I don’t have an autograph book or any photo albums with stilted pictures of me standing next to famous people.
What I do have are fond memories of me shaking hands with famous people.
These include Bob Dole, Arnold Palmer, Peter Frampton, John Tesh and Tone Loc.
I think the common man’s handshake is the most valuable way to communicate ever developed.
Any contemptible stranger could phone, text or e-mail me and fool me into thinking, gee, this is a really decent bloke.
But you can’t fake the shake. A good firm handshake with essential eye contact reveals more about a man than any polished resume ever could.
George Bailey knows this.
Remember the scene from “It’s a Wonderful Life” where crabby old Potter tries to woo George into leaving the Bailey Building & Loan? It’s a sweetheart deal that promises George a princely salary, corporate stability and hints at European trips certain to satisfy the ache of homebound wanderlust.
And George is going to take it. But then something happens to sour the whole deal.
George shakes Potter’s hand.
He reacts as if he’s stepped in something stinky. The disgust on his face is palpable.
Real men -- men like me -- know that feeling.
A lousy handshake is a physical affront to our masculinity. If you can’t shake a man’s hand you might as well don an apron on and get busy ironing the doilies in time for tea.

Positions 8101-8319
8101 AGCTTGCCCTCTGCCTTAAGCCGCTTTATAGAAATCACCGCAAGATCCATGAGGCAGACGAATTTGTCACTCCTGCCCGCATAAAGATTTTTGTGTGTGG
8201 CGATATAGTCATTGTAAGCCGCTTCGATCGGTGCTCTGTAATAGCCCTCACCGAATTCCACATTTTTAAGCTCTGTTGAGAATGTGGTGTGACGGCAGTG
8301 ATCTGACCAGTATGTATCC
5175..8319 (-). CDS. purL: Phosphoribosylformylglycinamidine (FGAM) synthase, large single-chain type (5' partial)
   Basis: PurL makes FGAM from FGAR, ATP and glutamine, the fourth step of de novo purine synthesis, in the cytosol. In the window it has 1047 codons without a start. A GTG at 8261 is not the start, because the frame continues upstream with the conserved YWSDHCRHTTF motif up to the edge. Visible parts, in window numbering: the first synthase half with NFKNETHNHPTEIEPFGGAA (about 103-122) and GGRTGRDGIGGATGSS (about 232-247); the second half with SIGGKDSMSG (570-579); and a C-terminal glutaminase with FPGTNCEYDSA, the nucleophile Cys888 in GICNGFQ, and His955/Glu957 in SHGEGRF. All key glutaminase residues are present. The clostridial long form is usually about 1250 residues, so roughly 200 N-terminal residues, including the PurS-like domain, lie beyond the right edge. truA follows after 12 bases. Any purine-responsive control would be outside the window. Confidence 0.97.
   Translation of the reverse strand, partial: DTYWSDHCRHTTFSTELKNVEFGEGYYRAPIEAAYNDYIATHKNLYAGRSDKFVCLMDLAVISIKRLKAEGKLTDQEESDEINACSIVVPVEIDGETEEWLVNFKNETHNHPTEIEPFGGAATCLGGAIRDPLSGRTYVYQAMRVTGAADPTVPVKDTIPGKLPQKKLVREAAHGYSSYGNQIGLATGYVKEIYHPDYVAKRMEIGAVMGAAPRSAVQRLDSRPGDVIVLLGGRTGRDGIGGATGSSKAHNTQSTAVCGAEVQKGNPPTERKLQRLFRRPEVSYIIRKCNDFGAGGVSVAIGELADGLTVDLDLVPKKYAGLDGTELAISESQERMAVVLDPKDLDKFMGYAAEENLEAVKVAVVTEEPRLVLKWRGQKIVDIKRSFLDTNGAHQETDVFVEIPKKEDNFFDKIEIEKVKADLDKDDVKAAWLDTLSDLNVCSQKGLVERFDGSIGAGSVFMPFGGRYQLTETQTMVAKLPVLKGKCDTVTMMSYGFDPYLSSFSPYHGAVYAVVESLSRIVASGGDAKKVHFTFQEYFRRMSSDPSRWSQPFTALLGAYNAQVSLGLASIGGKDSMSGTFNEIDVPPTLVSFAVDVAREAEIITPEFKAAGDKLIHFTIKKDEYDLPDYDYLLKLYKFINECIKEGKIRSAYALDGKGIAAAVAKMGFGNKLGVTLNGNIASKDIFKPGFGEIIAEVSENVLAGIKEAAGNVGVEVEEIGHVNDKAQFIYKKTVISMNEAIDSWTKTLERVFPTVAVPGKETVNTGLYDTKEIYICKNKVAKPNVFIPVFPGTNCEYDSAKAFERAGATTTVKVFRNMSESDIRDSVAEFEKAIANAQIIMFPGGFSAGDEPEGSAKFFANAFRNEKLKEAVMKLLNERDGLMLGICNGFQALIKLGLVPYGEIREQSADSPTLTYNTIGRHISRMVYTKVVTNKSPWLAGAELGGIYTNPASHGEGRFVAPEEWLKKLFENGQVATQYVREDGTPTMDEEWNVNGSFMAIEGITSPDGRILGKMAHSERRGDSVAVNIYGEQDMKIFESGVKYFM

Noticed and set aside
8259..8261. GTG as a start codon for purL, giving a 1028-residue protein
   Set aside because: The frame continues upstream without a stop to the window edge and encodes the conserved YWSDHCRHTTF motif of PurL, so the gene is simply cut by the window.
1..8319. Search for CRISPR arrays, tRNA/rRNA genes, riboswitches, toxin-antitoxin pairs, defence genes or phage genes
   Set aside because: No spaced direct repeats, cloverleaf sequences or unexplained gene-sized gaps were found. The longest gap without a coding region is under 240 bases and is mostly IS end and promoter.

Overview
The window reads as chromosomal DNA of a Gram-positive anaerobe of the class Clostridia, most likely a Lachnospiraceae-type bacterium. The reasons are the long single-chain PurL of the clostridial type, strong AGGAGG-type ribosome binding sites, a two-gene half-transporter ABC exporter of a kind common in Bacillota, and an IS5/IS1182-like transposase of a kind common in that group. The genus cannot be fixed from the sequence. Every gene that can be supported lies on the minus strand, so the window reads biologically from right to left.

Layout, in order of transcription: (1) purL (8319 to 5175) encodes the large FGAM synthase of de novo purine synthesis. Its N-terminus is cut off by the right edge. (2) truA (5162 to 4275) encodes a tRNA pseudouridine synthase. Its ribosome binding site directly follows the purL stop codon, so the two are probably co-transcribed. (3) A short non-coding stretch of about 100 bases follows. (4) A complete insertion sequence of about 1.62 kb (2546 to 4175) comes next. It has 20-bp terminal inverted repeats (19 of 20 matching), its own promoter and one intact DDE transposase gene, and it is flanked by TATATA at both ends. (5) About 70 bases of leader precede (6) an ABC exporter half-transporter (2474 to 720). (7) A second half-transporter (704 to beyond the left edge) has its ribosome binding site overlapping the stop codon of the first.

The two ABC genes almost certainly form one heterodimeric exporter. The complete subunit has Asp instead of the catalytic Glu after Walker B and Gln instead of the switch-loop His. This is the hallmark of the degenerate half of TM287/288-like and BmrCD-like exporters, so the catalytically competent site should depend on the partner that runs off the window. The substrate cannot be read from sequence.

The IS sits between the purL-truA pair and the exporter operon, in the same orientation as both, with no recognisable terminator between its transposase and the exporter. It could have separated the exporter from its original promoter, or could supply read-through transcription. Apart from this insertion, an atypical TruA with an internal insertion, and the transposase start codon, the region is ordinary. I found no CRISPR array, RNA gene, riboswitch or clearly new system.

Take it from me, the way to shake a man’s hand is firm and bracing. If it were a hug it would be the kind where you’d jump into the man’s arms, throw your legs around him and lovingly squeeze until his face starts to purple.
And won’t we all enjoy a more jubilant society when real men like me feel uninhibited enough to enshrine that as our carefree buddy-buddy sidewalk howdy?
Until that day dawns, here’s the lowdown on how to shake a man’s hand: The four fingers form a vertical salute with the thumb pointing skyward; the webbing between the thumb and fingers becomes the mutual contact point; contact triggers the digits to begin a firm embrace.
Eye contact, one pump and your done. Two pumps is okay, but any more than two and you’d better already have researched which states have given the green light to same sex marriages.
So, as you can discern, I’m an expert on the manly handshake.
That’s why I was distraught last week when someone told me I had a lousy handshake.
And it was a babe!
Yes, I hadn’t seen her in a while. It was at a Pittsburgh soiree at the posh Fairmont Hotel. I’ve done some stories about the hotel and the PR person was kind enough to invite me to a swanky art reception they were hosting.
Many people read “art reception” and immediately think about creative endeavors.
An experienced gent like myself reads those same two words and immediately thinks of two other words.
Right away, I changed into my church shoes and dashed straight to Pittsburgh. I had barely made it through the revolving door when an extended hand stopped me before I could even snag my first free drink.
So naturally I’m in an already distressed state, but this woman is a big-shot in the Pittsburgh publishing crowd and she’s always treated me great.